Project Success

24 December 2013

What is project success? What does a happy ending look like?

The media frequently reports adversely about major projects, usually referring to cost and time excesses. The main point of a published article (September 2009 ) is that success is in two parts:

  1. Project management: the part everyone tends to concentrate on, assessing whether the project is on time, on budget, and meets the quality requirements
  2. The project’s outputs, the real deliverables – are they successful? Can they be sustained?

It is the latter that is the most complex to assess. Although success criteria should be predefined to ensure that the deliverables meet specific requirements, determined by the client, the results are unlikely to be known until after completion of the project, sometimes a year or more afterwards.

As examples, suppose you are installing a new process with the intention of producing more value – more widgets/hour, more calls answered successfully per day, faster bookings, quicker payments. Your business case will have been based on the expected improvements after the project has been completed. But success will be measured in different ways by different people: are the customers happier? do they return? Are your staff satisfied with the new system? Are they able to deal with it more effectively and efficiently than its predecessor? Are suppliers happy? Have all of these contributed to the satisfaction of the shareholders and funding organisations?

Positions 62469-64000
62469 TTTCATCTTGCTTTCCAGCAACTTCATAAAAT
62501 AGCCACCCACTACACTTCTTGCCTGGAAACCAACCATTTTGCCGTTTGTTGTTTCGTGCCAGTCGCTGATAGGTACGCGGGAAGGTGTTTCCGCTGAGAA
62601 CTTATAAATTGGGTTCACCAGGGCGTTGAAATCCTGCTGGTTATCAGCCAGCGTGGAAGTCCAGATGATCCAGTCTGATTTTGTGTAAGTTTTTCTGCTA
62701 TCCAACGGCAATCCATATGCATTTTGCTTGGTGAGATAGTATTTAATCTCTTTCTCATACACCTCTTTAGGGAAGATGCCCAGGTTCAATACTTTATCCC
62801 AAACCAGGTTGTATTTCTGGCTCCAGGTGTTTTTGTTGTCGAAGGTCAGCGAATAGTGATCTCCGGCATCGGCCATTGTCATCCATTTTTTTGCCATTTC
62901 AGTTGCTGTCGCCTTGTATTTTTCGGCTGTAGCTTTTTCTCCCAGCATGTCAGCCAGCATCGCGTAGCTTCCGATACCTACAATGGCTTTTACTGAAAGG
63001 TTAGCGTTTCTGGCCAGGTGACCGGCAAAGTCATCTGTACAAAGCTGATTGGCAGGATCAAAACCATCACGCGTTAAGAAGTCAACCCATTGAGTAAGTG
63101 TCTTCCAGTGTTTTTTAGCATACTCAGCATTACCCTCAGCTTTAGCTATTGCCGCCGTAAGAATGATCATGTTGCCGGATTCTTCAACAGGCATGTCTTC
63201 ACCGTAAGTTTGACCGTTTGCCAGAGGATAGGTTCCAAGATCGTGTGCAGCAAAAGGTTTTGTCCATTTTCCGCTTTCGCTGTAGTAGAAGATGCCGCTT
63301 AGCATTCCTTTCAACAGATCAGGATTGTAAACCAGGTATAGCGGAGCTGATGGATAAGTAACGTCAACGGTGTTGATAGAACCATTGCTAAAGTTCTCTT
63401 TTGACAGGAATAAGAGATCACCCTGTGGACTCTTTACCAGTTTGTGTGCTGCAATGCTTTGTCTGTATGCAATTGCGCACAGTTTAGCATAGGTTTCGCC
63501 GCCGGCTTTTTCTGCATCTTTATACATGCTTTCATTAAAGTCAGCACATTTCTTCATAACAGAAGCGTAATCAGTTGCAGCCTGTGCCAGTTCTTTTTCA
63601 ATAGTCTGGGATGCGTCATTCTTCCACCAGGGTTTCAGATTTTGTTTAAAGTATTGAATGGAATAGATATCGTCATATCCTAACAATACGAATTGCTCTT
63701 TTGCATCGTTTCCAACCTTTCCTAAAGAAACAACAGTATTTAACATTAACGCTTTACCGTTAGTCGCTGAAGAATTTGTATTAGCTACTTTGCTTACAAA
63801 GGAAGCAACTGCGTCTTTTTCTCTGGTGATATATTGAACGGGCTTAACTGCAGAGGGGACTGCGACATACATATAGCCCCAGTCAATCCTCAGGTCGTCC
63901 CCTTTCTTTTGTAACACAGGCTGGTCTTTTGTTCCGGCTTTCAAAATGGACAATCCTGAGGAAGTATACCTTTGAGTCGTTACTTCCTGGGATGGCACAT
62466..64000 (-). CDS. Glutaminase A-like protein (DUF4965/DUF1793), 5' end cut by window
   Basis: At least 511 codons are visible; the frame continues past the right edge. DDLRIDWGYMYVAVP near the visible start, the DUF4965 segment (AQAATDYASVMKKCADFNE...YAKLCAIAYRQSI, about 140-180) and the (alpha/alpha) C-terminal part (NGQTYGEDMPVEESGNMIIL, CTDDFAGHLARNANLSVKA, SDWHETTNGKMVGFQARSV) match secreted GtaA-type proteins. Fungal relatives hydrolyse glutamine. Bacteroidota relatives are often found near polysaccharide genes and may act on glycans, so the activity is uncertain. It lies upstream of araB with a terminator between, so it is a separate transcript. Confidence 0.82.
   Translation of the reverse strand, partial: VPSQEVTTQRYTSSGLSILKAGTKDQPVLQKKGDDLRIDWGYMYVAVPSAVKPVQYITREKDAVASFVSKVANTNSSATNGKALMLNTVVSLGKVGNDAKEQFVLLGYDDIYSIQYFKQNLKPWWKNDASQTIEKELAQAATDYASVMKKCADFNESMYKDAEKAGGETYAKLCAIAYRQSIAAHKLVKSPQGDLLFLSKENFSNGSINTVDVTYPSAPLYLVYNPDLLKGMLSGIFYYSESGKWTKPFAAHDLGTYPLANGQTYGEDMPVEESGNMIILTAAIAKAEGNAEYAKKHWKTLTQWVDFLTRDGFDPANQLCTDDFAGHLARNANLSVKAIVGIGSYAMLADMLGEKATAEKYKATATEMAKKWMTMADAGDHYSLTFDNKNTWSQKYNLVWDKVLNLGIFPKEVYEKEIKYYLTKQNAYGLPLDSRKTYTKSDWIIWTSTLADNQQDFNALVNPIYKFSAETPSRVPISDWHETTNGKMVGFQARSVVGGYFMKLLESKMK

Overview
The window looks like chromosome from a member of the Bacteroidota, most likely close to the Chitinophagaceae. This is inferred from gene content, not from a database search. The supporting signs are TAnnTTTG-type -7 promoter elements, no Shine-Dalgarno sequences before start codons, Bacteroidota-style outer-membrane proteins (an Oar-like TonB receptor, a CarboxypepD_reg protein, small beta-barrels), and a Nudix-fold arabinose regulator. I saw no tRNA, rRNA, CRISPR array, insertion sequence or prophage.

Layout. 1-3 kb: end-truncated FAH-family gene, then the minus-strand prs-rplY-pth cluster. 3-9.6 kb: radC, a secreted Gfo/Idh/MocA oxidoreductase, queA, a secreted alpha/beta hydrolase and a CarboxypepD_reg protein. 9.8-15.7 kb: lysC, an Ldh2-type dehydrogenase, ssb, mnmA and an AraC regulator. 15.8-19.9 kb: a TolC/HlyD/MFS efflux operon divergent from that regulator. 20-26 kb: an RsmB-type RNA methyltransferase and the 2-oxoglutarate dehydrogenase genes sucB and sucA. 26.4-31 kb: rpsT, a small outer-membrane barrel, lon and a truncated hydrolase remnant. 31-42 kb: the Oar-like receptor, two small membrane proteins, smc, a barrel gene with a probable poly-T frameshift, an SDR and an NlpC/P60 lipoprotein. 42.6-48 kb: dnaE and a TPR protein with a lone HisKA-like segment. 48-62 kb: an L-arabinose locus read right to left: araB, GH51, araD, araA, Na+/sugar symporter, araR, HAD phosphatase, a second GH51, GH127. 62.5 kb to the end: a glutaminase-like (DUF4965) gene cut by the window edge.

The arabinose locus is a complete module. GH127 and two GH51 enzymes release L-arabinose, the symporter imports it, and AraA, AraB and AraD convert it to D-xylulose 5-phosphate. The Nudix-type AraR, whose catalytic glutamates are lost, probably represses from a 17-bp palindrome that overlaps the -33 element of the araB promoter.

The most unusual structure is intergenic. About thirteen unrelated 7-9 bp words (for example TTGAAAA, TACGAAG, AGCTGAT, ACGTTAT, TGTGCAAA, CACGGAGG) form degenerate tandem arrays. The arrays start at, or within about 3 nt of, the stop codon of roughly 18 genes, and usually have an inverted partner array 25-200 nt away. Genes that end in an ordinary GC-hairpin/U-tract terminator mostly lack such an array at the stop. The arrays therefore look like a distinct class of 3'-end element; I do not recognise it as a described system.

To ensure that the project is successful you need to know in advance who will be responsible post-completion for maintaining the products, updating them, and in ensuring that everyone involved is kept informed about them. This aspect, sustainability, needs attention before and throughout the project.

Project success hinges on two separate factors: an appropriate approach to project management is certainly necessary, but so is having the ability to look after the project’s outputs so that they are used to meet the real needs of all the stakeholders including the supplier, customers, staff and shareholders. They will all have views on what success is, and their needs should be considered from the very beginning. When you set up your project, be sure what project success will be.

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